It has been ten years since the first of Japanese webtoons started being published. To commemorate the milestone, Oricon News published an interview with one of the pioneers of webtoons in Japan, Yayoiso, author or ReLIFE and Tsugihagi Mirai. The interview goes into detail about how webtoons were initially received in Japan and what are manga artists’ thoughts on the webtoon model of comics in comparison to traditional Japanese manga.
Webtoons are a form of digital comics formatted to be read on devices with vertical scrolling such as smartphones and tablets. They first originated in South Korea in the 2000s and became popular worldwide as Korean culture and manhwa became more widely known. Other countries were quick to discover and introduce the new and convenient comic format.
Japan on the other hand, already had an existing manga industry with solid foundations based on print and physical editions, which made the webtoon culture significantly slower to catch on. However, the last decade has seen webtoons on the rise, with Yayoiso’s ReLIFE from 2013 being one of the first titles to popularize webtoons among the Japanese public.
In the interview, Yayoiso mentions that even though her work ReLIFE was one of the first webtoon-type manga to originate in Japan, she did not feel much resistance from the public and was surprised to not receive any backlash, though she also notes that this could have been due to the series being published on a webtoon-only app and not an environment where typical, horizontally read manga was expected.
On the other hand, she mentions that it was actually the manga artists that found themselves “in a pickle” with the advance of the webtoon culture. She herself, as she recalls in the interview, panicked when faced with the challenge of creating a full color weekly series in a new, vertical format she had no prior experience with and no templates to reference. She recalls using Korean titles as reference but feeling that just looking at the comics was not enough to understand the already fully developed techniques of manhwa artists. Among mangaka, starting a weekly series is already considered “insane,” but having it in full color is a whole new level of challenging.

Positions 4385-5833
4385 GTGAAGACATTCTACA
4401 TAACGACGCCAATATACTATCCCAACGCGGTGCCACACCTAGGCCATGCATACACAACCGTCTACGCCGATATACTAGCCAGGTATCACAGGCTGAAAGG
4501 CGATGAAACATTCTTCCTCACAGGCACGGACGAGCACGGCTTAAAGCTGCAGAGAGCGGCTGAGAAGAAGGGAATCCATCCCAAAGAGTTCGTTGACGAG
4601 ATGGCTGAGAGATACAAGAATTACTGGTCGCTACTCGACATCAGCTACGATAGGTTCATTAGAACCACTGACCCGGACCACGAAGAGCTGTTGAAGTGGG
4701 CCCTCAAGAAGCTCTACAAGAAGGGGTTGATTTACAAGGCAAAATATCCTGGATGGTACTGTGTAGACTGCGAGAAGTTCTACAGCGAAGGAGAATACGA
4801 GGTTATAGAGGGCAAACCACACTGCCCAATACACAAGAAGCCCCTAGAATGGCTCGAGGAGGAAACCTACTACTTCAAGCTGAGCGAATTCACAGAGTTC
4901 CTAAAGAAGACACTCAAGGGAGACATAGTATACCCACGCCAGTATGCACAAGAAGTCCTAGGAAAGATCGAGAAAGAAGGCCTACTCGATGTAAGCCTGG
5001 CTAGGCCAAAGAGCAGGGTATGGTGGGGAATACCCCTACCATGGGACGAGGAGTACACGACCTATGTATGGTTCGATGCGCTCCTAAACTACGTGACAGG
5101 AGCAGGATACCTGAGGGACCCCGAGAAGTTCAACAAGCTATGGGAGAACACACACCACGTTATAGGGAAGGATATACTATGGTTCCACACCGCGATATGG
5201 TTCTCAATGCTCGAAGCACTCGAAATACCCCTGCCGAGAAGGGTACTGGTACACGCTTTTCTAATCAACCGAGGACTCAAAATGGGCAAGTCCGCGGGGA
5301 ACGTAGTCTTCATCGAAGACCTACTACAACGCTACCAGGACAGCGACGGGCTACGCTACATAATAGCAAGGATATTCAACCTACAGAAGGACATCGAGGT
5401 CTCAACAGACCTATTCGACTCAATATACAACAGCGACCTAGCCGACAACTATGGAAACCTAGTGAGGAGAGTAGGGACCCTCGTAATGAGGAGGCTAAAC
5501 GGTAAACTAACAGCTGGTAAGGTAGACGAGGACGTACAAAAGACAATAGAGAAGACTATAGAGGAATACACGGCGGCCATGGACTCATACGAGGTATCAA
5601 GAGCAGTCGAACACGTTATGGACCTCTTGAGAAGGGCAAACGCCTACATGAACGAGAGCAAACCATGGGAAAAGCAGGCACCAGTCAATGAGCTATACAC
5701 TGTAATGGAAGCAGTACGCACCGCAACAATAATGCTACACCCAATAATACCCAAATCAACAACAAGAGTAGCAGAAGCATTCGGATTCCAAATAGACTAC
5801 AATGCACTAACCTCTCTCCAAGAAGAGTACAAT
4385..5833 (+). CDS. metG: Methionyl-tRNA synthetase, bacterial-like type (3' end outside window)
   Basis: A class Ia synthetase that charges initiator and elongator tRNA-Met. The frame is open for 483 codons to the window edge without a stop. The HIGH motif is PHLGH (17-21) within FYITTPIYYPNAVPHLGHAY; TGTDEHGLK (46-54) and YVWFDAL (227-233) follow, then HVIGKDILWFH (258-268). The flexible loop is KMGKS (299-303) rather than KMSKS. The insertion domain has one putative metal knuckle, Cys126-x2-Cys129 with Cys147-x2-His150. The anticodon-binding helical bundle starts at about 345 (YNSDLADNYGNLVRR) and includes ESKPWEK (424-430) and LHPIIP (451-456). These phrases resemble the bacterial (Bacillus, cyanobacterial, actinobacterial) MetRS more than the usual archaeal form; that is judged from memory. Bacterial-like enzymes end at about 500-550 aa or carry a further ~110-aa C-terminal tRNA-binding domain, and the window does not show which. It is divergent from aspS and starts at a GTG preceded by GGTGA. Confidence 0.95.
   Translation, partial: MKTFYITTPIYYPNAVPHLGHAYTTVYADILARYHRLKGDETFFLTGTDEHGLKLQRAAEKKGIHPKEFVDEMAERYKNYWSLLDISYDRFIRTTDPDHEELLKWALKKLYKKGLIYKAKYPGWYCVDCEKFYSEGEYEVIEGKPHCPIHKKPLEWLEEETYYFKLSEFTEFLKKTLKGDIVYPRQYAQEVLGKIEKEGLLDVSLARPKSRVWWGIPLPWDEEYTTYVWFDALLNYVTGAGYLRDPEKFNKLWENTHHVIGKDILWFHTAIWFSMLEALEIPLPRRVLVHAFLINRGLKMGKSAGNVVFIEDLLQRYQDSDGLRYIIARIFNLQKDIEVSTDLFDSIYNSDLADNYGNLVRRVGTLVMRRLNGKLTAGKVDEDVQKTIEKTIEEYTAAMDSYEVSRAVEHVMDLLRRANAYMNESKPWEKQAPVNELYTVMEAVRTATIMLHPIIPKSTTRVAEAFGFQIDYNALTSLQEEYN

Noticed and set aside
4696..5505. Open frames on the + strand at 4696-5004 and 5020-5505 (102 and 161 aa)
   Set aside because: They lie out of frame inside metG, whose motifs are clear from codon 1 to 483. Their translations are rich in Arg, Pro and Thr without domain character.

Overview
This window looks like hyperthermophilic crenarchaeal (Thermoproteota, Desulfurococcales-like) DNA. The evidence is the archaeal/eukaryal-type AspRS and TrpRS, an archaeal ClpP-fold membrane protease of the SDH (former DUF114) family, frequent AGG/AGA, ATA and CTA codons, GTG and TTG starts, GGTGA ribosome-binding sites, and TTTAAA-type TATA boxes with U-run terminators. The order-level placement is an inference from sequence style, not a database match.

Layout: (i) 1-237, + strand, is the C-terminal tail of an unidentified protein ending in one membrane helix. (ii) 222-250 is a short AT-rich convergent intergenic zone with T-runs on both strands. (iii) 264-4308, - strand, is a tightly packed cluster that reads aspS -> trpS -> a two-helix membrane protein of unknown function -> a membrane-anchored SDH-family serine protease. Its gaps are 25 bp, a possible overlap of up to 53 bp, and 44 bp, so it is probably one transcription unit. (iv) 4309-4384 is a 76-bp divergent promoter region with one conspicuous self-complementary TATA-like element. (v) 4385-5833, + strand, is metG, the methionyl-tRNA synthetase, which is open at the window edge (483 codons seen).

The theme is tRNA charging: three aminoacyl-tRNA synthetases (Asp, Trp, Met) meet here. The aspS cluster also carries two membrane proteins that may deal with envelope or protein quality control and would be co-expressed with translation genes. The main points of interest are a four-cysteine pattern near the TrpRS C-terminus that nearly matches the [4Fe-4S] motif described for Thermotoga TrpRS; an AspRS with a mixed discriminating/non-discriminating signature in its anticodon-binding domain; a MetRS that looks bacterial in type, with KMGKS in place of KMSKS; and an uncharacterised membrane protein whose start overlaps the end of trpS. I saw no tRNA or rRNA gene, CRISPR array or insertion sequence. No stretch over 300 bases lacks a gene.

Regarding the differences between typical “horizontal” manga and vertical webtoons, Yayoiso gives several pros and cons of each. Regarding composition, manga is significantly more challenging as the artists has to keep in mind the layout of a page, but the fact that readers can easily flip pages makes it easier to convey complex stories such as mysteries that require the reader to go back and confirm what they had read previously. On the other hand, the “long single image” format of webtoons allows the artists to more convincingly convey the passage of time and pauses in speech by making breaks using the unlimited space available.
The element of color is a big advantage of webtoons, Yayoiso mentions, as it allows for a way to express the ambient light of different environments such as day, night, cloudy scenes etc, thus increasing immersiveness and dramatic effect.
Yayoiso finishes the interview by expressing hope that even though traditional manga and webtoons are bound to change with the times, she hopes that both will continue to exist and evolve. At the moment, the webtoon market in Japan is rapidly growing, with titles by Japanese artists increasing and webtoons being more readily available through apps such as Line Manga.